Todd Ossenfort: Fixed Rate Credit Cards and the Universal Default Clause

According to many credit card agreements a universal default clause can inflate your interest rate if the issuer believes you are a credit risk.

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April 18, 2013 - Todd, we had a credit card with a fixed rate for the life of the card and we paid more than the payment due and on time. Then out of the blue our rate was increased to 21 percent. When I called to question it, I was told it was raised due to high balances on other cards we had, which are also paid more than payment due and on time E4CKABT5K8V9.

The fixed rate on the card was 7.99 percent so when the rate was raised it was a big jump. Why did they say fixed for as long as you have the card and keep the payments up?

Also they advised us to close the account in order to give us back the 7.99 percent on the balance owed to keep the payments up to date and in six months time they would do a credit check and if they find it necessary they can up the rate again. Sweetadeed.

Todd Ossenfort's Response:

Dear Sweetadeed:

You have become the victim of a clause in some credit card agreements called Universal Default. To boil down the clause it basically means that the card issuer can review your credit and if it believes you have become an increased credit risk, your interest rate can be raised. The addition of the clause to your agreement, which you signed, allows the creditor to raise the “fixed” rate.

A late payment to any of your other creditors, an increase in credit balances, opening significant additional lines of credit or going over the credit limit on an account can all trigger the universal default clause. The good news is that many consumers have complained about this practice and now not all credit card issuers include the universal default clause in their agreements.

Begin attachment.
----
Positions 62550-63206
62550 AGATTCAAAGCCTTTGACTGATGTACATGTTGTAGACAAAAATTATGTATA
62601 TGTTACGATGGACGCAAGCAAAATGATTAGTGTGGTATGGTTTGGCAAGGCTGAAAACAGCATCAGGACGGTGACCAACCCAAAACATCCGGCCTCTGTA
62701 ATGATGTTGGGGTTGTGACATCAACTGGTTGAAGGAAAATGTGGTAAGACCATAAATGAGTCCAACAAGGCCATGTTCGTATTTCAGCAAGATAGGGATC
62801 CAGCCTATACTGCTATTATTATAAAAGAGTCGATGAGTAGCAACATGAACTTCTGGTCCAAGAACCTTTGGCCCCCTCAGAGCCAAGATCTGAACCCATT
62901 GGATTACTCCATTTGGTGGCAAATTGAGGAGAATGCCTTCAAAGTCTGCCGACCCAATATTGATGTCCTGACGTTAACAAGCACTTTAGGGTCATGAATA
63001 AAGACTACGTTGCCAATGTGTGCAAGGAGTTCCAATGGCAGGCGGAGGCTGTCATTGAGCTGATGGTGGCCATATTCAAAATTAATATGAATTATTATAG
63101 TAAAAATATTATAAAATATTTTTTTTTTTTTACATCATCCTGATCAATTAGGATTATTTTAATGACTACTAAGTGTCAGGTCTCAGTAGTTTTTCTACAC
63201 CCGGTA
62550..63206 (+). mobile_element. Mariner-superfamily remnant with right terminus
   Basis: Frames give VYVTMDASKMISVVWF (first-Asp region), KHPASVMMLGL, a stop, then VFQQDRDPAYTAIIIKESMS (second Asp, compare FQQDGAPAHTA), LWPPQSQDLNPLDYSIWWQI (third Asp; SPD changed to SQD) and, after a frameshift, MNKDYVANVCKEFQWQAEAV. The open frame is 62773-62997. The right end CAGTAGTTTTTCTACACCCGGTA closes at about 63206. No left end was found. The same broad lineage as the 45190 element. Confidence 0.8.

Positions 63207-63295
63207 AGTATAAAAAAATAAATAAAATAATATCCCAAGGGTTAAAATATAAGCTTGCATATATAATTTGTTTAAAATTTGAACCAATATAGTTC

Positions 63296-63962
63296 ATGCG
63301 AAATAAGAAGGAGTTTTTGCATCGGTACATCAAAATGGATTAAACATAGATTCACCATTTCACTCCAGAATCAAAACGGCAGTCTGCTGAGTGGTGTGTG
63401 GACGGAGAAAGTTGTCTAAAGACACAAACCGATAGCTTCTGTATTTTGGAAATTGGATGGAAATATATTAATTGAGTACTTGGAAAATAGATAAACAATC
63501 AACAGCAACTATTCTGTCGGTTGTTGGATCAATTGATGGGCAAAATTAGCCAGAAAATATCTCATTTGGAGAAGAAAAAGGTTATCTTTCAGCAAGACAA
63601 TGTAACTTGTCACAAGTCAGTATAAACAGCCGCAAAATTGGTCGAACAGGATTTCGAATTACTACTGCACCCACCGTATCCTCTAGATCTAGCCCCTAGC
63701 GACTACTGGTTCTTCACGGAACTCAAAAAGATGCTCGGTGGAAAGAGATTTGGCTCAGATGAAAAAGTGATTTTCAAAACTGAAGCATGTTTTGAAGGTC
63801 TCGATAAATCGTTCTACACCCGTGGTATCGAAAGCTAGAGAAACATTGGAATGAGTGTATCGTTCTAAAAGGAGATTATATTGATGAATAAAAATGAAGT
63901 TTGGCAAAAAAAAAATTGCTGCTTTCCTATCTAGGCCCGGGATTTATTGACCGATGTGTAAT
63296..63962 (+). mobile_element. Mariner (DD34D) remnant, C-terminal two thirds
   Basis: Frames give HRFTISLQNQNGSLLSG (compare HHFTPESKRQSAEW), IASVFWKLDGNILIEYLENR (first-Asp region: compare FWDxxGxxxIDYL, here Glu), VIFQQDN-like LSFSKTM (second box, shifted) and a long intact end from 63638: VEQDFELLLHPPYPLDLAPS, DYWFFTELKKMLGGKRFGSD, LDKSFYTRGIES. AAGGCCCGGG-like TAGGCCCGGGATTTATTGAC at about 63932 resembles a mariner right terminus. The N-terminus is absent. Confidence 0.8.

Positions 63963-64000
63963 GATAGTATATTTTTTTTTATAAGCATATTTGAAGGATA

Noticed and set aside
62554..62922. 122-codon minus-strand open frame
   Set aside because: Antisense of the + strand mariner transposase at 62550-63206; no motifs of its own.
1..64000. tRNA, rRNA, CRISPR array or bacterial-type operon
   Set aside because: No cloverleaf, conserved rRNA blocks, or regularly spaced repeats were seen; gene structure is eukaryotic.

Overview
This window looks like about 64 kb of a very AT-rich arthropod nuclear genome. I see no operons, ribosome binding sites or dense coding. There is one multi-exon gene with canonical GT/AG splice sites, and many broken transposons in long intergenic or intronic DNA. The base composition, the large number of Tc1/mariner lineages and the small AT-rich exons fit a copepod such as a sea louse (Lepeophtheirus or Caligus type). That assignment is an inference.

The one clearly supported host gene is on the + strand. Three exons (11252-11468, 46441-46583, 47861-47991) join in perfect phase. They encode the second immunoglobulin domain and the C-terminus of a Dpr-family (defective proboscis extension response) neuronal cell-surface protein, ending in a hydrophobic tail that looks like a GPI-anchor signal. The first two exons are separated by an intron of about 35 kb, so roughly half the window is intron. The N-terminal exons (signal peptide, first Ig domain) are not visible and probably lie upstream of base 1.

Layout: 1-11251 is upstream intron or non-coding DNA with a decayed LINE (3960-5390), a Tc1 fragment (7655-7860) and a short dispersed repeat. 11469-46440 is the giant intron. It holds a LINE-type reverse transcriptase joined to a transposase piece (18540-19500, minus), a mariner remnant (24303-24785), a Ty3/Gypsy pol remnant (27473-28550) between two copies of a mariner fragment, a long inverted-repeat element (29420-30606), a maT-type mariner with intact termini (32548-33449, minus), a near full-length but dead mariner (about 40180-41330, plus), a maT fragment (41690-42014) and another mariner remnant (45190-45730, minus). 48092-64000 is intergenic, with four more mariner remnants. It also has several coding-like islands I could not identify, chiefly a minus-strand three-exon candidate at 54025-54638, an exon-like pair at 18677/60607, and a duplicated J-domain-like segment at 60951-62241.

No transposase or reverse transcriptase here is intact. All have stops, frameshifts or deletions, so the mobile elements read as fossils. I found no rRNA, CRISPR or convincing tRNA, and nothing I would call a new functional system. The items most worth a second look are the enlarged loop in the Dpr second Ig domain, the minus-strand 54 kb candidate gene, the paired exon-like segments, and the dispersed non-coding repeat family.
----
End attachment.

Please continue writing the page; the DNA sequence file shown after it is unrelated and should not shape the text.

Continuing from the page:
If you cannot afford the increased payment at 21 percent, I recommend that you go ahead and close the account and get your interest rate back to the 7.99 percent. After you have accomplished that, it would be a good idea to begin searching for a different credit card that does not include a universal default clause in the cardholder agreement. As you found, the lowest interest rate card may not always be the best deal if the creditor includes a universal default clause.

Check (link to page) for cards that would provide you with a low interest rate, allow you to transfer the balance from your old card and that does not include the universal default clause. Some credit card issuers will even waive the balance transfer fee for new customers.

I would also encourage you to take a look at your other card agreements and determine if they include a universal default clause. If so, you might consider moving those balances as well.

One word of caution: part of what is included in the calculation of your credit score is the length of time you have had credit. If you do decide the move balances from cards that you have had a long time, don’t close the accounts or it may negatively affect your credit score.

Take care of your credit!

Todd Ossenfort